Algerian President Abdelaziz Bouteflika resigned on April 2nd after weeks of massive street protests calling for his removal. The announcement of his resignation came after an earlier communiqué from the President’s office that said Bouteflika would step down before his term ended on April 28. The announcement followed calls by the country’s army chief for Bouteflika to resign. Bouteflika had already dropped plans to seek a fifth term as president as opposition to his rule grew. Protests in Algeria, however, expressed concerns over Algeria’s caretaker government, and called for the entire ruling regime to be replaced. Abdelkader Bensalah, an Bouteflika ally, as head of the current upper house of parliament was confirmed as interim leader for a maximum of 90 days until an election.
After the major and gas discovery in 2018, the government of Bahrain is seeking US expertise to develop an offshore shale discovery. Oil Minister Shaikh Mohamed bin Khalifa Al-Khalifa visited Texas in an effort to entice US operating and service companies to consider doing business in the Arabian Gulf country.
As the date for Parliament to vote on the new constitutional amendments nears, a propaganda campaign across Egypt is actively urging citizens to vote “yes.” Members of the pro-amendment camp from the House of Representatives are thought to be behind the campaign. Slated to take place on April 14th, voting for the constitutional amendments puts presidential terms limits and gender quotas in Parliament into question.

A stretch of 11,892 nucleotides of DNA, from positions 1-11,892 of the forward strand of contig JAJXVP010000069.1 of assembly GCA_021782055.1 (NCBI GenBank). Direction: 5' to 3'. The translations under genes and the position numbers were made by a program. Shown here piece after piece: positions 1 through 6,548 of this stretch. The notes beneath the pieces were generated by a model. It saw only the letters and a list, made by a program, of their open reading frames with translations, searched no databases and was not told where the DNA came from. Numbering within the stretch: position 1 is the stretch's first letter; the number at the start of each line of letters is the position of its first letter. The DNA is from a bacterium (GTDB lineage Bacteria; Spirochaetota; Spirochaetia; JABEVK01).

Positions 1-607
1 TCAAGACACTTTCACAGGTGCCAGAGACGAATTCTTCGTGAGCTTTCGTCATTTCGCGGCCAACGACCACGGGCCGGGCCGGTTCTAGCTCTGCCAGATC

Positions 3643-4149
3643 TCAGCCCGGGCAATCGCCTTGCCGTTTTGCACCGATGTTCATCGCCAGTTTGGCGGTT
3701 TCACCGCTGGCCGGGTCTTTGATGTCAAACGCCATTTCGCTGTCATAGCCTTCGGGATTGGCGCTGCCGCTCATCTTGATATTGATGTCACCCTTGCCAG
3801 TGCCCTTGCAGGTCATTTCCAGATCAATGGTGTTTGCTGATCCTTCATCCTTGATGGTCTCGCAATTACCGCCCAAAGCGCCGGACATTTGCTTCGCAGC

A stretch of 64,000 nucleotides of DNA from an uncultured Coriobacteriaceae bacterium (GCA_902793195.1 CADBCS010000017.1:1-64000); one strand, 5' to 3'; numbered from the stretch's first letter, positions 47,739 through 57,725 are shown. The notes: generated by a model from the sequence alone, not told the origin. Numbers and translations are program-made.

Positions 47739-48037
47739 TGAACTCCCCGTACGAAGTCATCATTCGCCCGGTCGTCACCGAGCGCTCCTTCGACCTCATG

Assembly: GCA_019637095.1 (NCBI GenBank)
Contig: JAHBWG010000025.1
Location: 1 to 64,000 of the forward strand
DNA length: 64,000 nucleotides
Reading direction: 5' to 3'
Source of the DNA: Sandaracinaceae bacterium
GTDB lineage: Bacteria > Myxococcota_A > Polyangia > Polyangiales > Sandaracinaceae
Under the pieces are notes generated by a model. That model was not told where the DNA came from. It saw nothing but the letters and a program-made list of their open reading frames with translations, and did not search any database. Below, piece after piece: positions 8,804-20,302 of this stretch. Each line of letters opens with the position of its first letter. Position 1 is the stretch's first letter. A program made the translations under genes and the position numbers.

On April 7th, Egypt cleared a group of indigenous Nubians of charges related to a protest staged over two years ago. Of the 32 charged, eight were acquitted, and the rest received varying amounts of fines. The demonstrations that occurred in 2017 in Aswan were an attempt to peacefully assert Nubians’ right to return to their ancestral villages. However, Egypt has largely ignored their calls.
Finally, President Abdel Fattah al-Sisi began a tour through West Africa on April 7th. The trip is part of his strategy to strengthen communication, commerce, and trade between Egypt and the rest of the African continent during his term as chairman of the African Union.
Widespread floods continue to devastate southern Iran, with the death toll rising to at least 70. Dozens of villages and towns are being evacuated as more rain is expected. The new flooding may affect up to 400,000 people in southern provinces. President Rouhani, Foreign Minister Javad Zarif and the Iranian Red Crescent have blamed U.S. sanctions for blocking aid to flood victims. Meanwhile, U.S. Secretary of State Mike Pompeo blamed the Iranian government for mismanaging the crisis. The European Union on April 4 provided 1.2 million euros in disaster aid to Iran, a number that some Iranians called insufficient.